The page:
I've been thinking about this whole plug-products-on-blogs deal, discussed with such eloquence and profundity by the mighty Patroclus. Reduced to a syrupy consistency, the deal is this: consumers have become wise to ads; they're not consuming old media enough; advertisers now need to rebuild trust through new media; bloggers have the audiences and the trust; let's get a blogger to say how great our stuff is; oops, blogger has now betrayed trust of readership; blogger and advertiser both screwed; death of both global consumer capitalism (yay!) and, er, blogosphere.
I'm not actually sure why this should be. Does anyone really think that celebrities in ads actually consume the product? It's common knowledge that Rutger Hauer couldn't stand Guinness; and have you ever seen Sharon Osbourne rooting through the reduced-to-go ready-meals in Asda? So why should consumers of my blog hold me to higher standards than those demanded by people who watch The Hitcher; or people who like watching a revolting, talentless, middle-aged woman shouting?
Well, if my loyal readers really think I'm utterly pure and sincere in word and deed, then so be it. But there is something I can offer. Most advertising codes of practice have stringent rules about "knocking copy" - essentially, the extent to which an advertiser can slag off the opposition. Otherwise, those witty, groundbreaking, surreal Guinness ads could use the tag "All Beamish drinkers have tiny willies", and then where would we be?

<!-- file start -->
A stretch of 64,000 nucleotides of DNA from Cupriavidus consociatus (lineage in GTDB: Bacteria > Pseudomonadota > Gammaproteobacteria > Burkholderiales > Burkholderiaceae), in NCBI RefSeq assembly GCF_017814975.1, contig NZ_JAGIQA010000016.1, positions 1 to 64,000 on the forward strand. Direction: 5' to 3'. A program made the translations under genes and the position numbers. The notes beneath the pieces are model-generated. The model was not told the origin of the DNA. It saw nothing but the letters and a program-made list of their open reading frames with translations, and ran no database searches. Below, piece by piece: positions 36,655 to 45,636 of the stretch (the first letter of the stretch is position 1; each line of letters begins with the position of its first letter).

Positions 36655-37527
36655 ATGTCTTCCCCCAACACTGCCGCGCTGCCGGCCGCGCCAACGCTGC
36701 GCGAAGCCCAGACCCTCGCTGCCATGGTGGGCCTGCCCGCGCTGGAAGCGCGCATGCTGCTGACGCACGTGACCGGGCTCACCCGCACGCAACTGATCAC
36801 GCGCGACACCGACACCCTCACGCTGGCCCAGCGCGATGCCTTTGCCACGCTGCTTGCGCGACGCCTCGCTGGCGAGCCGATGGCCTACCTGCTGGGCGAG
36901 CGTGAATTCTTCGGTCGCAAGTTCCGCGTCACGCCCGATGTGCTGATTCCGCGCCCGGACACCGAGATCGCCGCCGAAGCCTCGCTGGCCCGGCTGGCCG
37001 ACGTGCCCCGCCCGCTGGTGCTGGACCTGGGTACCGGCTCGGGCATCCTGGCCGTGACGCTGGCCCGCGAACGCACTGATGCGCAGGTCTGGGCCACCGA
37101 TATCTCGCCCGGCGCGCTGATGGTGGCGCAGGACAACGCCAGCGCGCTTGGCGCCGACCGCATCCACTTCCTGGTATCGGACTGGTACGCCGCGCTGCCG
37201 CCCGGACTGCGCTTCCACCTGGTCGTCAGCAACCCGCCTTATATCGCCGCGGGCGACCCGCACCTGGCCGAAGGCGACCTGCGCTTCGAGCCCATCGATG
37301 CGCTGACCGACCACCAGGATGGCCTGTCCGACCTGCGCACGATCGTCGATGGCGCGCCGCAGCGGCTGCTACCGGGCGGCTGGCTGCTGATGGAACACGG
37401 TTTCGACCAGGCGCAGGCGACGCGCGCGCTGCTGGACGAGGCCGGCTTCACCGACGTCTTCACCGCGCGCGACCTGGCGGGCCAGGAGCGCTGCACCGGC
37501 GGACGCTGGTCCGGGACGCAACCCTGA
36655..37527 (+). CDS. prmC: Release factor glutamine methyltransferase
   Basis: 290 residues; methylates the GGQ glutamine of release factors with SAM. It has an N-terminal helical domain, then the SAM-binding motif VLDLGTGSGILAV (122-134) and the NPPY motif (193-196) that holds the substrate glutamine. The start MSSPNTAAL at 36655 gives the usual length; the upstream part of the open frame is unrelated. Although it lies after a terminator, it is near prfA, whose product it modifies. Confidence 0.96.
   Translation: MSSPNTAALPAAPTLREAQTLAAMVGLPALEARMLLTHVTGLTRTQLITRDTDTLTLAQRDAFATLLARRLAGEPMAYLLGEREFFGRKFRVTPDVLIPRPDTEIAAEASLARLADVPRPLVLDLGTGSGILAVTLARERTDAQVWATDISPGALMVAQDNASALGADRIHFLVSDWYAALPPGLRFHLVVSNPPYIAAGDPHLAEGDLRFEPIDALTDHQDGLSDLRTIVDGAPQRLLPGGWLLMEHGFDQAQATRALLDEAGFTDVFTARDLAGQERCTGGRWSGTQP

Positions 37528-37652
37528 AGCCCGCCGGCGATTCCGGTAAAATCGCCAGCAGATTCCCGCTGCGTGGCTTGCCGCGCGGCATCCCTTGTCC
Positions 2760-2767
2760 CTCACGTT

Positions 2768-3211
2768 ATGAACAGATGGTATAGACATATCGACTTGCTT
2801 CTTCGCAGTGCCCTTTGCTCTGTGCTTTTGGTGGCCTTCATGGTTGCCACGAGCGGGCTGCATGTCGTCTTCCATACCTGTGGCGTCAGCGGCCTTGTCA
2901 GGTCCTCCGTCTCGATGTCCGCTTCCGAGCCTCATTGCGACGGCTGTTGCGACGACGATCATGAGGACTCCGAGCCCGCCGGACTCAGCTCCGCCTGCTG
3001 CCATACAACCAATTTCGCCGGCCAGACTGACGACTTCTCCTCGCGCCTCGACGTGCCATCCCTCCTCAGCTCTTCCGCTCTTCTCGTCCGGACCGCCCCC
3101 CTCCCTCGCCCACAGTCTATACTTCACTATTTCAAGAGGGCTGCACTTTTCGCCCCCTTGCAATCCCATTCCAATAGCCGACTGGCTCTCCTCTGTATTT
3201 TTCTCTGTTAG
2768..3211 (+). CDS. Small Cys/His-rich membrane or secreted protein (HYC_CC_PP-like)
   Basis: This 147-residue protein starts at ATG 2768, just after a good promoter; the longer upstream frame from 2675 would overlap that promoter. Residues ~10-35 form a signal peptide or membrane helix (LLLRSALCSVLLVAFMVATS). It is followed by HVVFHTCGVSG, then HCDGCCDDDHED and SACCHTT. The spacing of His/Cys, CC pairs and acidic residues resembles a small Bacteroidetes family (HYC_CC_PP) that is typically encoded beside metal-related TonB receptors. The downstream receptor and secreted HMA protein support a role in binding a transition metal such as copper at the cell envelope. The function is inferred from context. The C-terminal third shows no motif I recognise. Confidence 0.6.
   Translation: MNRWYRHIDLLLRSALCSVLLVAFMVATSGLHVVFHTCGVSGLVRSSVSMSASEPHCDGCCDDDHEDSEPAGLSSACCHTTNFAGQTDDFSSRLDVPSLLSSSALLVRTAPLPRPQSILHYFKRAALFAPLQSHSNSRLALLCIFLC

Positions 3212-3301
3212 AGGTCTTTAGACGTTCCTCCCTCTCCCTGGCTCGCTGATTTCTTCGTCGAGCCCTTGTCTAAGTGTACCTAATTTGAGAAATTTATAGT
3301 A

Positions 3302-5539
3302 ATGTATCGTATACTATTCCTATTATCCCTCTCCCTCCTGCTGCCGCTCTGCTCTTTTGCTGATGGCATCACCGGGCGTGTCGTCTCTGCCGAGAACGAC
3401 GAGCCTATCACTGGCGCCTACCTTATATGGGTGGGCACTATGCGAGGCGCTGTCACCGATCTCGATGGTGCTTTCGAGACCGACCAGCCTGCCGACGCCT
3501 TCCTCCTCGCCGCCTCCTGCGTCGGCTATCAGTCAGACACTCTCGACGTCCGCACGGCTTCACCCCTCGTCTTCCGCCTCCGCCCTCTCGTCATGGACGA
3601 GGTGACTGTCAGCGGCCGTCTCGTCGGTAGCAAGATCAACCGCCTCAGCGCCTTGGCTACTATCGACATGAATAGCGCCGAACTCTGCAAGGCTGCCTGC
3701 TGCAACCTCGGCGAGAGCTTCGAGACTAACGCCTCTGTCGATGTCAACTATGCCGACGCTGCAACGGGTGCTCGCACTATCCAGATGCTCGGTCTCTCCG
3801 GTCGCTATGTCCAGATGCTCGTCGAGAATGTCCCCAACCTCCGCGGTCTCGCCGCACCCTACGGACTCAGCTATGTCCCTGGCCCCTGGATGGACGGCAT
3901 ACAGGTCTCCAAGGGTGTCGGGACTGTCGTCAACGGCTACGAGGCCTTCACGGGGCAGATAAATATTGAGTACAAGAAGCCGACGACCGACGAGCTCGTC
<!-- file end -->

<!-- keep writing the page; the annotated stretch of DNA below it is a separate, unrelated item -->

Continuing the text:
But such rules, for the time being at least, do not apply to blogs. So here's the deal. I will not "big up" your product to help you get "down wiv ver kidz" who hang out on my virtual street. Readers will immediately be suspicious if I break into one of my customary tirades about Radiohead and Baudrillard to discuss the merits of a new brand of feminine hygiene product. However, on payment of a small consideration, I will be happy to drop in a casual sideswipe about the complete bollocksness of your leading competitor, while maintaining a dignified silence about your own stuff, however vile it may be.
For example: "Have you tried that new Coke Zero? Crikey, it's a bit rubbish, isn't it?"
C'mon, Pepsi, surely that's worth, say, ten quid? See, I'm considerably cheaper than Sharon Osbourne.
And there aren't many people who can say that.